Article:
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March 28, 2013

Solar activity can affect transmission grid, but 2013 activity less than anticipated

Image of a solar storm, as explained in the article text
Source: NASA.
Note: Not to scale. Space weather scientists track the path of a coronal mass ejection as well as its strength and speed. Most never approach Earth at all, because Earth presents such a tiny target in a large solar system.

National Aeronautics and Space Administration (NASA) scientists observing the sun report that 2013 solar activity is more muted so far than anticipated, but that there is potential for higher activity in late 2013 as well as in 2015. Solar activity can have serious effects on electrical and communications systems.

The sun goes through an approximately 11-year cycle of solar activity (see chart below). In 2007, scientists from NASA and National Oceanic and Atmospheric Administration (NOAA) predicted that the solar maximum—the peak of the cycle—would occur in May 2013. However, with 2012 and partial 2013 data now available, more recent analysis suggests that the current cycle may have two peaks—like the last two solar cycles—with high activity in late 2013 and the potential for a second peak in 2015.

A solar maximum means heightened solar activity of many types, including sunspots, solar flares, and coronal mass ejections (CME), as well as small changes in the overall amount of energy coming from the sun, particularly short wavelengths like x-rays. However, it is the CMEs that have the potential to harm electrical systems. A CME is a transitory structure of magnetic fields and charged particles in the solar atmosphere that becomes violently unstable, flinging sun-material (charged particles) into space.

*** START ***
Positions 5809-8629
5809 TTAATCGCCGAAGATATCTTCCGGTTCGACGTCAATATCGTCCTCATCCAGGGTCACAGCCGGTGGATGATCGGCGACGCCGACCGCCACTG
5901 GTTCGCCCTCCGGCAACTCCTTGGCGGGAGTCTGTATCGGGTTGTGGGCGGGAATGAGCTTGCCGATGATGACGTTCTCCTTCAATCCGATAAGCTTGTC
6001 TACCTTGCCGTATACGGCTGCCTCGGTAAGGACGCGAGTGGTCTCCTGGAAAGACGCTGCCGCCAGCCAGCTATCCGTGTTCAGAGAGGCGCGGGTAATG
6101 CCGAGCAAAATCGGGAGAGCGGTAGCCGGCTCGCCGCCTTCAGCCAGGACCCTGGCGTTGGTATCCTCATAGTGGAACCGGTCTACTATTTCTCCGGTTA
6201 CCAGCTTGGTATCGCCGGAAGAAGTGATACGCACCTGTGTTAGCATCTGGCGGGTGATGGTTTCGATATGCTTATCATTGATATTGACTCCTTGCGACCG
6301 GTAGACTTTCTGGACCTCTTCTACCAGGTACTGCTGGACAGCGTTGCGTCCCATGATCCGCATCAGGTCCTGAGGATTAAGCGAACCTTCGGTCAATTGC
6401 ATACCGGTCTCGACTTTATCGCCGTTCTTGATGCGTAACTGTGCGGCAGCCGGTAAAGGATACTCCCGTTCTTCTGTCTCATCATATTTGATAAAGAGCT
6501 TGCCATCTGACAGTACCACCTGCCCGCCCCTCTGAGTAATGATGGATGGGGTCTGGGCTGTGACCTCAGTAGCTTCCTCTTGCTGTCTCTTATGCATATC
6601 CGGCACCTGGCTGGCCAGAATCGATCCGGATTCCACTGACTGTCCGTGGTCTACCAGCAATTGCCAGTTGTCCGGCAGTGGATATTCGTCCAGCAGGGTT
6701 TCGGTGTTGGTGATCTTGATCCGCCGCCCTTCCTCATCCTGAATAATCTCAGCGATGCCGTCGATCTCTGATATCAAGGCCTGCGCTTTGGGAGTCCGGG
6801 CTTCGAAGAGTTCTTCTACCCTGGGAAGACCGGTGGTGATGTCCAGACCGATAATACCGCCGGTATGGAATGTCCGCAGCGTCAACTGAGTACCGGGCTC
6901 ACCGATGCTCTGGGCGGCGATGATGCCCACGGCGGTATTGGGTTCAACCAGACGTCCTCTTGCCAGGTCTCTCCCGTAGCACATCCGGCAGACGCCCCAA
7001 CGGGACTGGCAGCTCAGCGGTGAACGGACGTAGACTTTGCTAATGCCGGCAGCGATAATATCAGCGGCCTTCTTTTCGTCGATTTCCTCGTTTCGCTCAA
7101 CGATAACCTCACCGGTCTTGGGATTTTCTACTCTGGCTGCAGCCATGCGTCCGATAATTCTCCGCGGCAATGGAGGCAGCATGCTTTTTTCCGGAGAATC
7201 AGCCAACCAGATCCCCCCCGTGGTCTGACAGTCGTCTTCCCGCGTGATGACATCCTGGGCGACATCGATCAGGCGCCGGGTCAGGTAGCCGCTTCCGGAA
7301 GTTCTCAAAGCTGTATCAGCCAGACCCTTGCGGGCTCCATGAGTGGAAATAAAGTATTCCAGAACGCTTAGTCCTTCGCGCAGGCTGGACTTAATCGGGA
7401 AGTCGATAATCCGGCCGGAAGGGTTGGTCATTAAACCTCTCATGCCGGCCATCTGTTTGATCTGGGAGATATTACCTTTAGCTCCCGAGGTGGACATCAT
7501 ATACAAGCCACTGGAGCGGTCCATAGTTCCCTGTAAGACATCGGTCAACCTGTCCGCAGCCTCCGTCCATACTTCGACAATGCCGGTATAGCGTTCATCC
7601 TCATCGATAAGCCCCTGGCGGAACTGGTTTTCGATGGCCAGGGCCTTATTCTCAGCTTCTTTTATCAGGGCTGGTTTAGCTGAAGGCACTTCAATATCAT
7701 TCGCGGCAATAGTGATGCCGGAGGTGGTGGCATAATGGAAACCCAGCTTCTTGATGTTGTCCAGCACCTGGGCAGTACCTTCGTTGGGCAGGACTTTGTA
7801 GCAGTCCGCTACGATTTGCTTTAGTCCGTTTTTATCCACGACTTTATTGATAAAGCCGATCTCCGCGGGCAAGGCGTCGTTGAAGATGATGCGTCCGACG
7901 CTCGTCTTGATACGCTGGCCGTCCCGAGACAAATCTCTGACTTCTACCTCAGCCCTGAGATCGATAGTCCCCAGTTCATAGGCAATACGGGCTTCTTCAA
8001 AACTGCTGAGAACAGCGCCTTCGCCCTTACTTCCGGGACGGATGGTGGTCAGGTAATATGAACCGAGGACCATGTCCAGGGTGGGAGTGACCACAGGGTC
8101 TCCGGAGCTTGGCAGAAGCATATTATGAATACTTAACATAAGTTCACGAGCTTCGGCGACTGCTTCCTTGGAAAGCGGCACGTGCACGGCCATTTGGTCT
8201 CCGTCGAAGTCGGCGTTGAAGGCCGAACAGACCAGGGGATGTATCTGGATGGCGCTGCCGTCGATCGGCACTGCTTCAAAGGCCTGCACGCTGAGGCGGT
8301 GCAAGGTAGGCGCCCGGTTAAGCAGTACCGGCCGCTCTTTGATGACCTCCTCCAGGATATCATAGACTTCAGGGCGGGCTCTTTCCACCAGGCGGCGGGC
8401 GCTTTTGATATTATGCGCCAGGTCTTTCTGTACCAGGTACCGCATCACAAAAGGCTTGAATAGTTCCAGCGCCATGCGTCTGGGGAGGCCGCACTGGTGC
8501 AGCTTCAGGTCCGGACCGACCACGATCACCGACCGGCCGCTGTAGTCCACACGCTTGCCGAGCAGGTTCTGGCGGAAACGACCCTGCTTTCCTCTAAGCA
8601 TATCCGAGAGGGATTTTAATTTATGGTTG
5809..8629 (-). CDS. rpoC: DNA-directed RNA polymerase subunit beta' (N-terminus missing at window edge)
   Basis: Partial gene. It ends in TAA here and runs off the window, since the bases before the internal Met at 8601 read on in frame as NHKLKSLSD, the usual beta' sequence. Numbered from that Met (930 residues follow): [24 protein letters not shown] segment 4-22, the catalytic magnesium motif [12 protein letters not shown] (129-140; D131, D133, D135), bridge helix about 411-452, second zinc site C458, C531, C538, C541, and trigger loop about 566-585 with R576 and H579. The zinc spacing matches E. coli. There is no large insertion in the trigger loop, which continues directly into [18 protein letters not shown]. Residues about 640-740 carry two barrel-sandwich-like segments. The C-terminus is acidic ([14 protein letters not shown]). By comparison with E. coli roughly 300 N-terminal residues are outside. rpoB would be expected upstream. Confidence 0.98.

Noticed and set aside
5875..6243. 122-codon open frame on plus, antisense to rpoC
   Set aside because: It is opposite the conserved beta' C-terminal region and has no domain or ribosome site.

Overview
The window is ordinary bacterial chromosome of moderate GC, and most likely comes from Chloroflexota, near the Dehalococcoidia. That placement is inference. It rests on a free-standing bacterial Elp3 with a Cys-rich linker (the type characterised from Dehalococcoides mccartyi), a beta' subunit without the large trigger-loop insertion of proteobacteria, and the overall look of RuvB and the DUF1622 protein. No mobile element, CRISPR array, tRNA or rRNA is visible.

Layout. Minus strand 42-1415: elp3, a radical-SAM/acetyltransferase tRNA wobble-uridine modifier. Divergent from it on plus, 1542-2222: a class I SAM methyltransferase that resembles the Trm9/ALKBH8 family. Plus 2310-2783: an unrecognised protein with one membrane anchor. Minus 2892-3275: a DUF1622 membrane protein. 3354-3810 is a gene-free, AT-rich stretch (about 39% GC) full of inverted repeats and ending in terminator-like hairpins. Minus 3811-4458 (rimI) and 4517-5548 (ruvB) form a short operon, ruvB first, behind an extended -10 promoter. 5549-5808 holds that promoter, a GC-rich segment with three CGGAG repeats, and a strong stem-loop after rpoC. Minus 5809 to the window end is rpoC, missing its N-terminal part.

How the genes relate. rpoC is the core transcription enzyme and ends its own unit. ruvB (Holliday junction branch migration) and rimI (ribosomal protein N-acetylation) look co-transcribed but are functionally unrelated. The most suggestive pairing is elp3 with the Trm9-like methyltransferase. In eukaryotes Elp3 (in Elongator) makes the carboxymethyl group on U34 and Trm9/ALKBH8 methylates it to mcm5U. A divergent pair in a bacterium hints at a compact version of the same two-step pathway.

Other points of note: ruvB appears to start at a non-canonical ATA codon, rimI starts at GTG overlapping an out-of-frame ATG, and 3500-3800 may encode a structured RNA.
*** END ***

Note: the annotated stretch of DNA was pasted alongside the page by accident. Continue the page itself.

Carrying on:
If a CME hits Earth, the matter in it has the potential to disrupt electrical systems because of the interaction between long metallic structures (like transmission lines) and transient electromagnetic fields created by the motion of many highly energetic charged particles coming from the sun. Although the probability of such an interaction is fairly small and such events are rare, the effects can be damaging enough that electric grid operators take this possibility seriously.

Typically, charged particles are funneled toward the North and South Poles by Earth's own magnetic field—one of the reasons the Aurora Borealis (also called the northern lights) is seen only in northern latitudes and the Aurora Australis appears only in southern latitudes. In 1859, a particularly strong solar flare resulted in aurorae visible at most latitudes. During that event, telegraph operations—also dependent on long conducting cables—were disrupted. In March 1989, a CME overloaded equipment on the Quebec power grid, causing a blackout that left more than six million people without power for more than nine hours.

While solar science and prediction capability have advanced considerably since that 1989 event, the interconnectedness of the power grid has also increased, and with it the potential for more-widespread damage. A 2012 assessment from the North American Electric Reliability Corporation (NERC) examined the potential for disruption or damage to grid components, noting the risk of grid instability and uncontrolled blackout. The report provided recommendations for managing the risks of such geomagnetic disturbances while also noting that large transformers are disproportionately affected. This increases the risk of a long-term disruption in the grid's capability to provide power because of the limited quantity of spare transformers and the long lead times required for replacement.

Graph of sunspot counts, as explained in the article text
Source: NASA.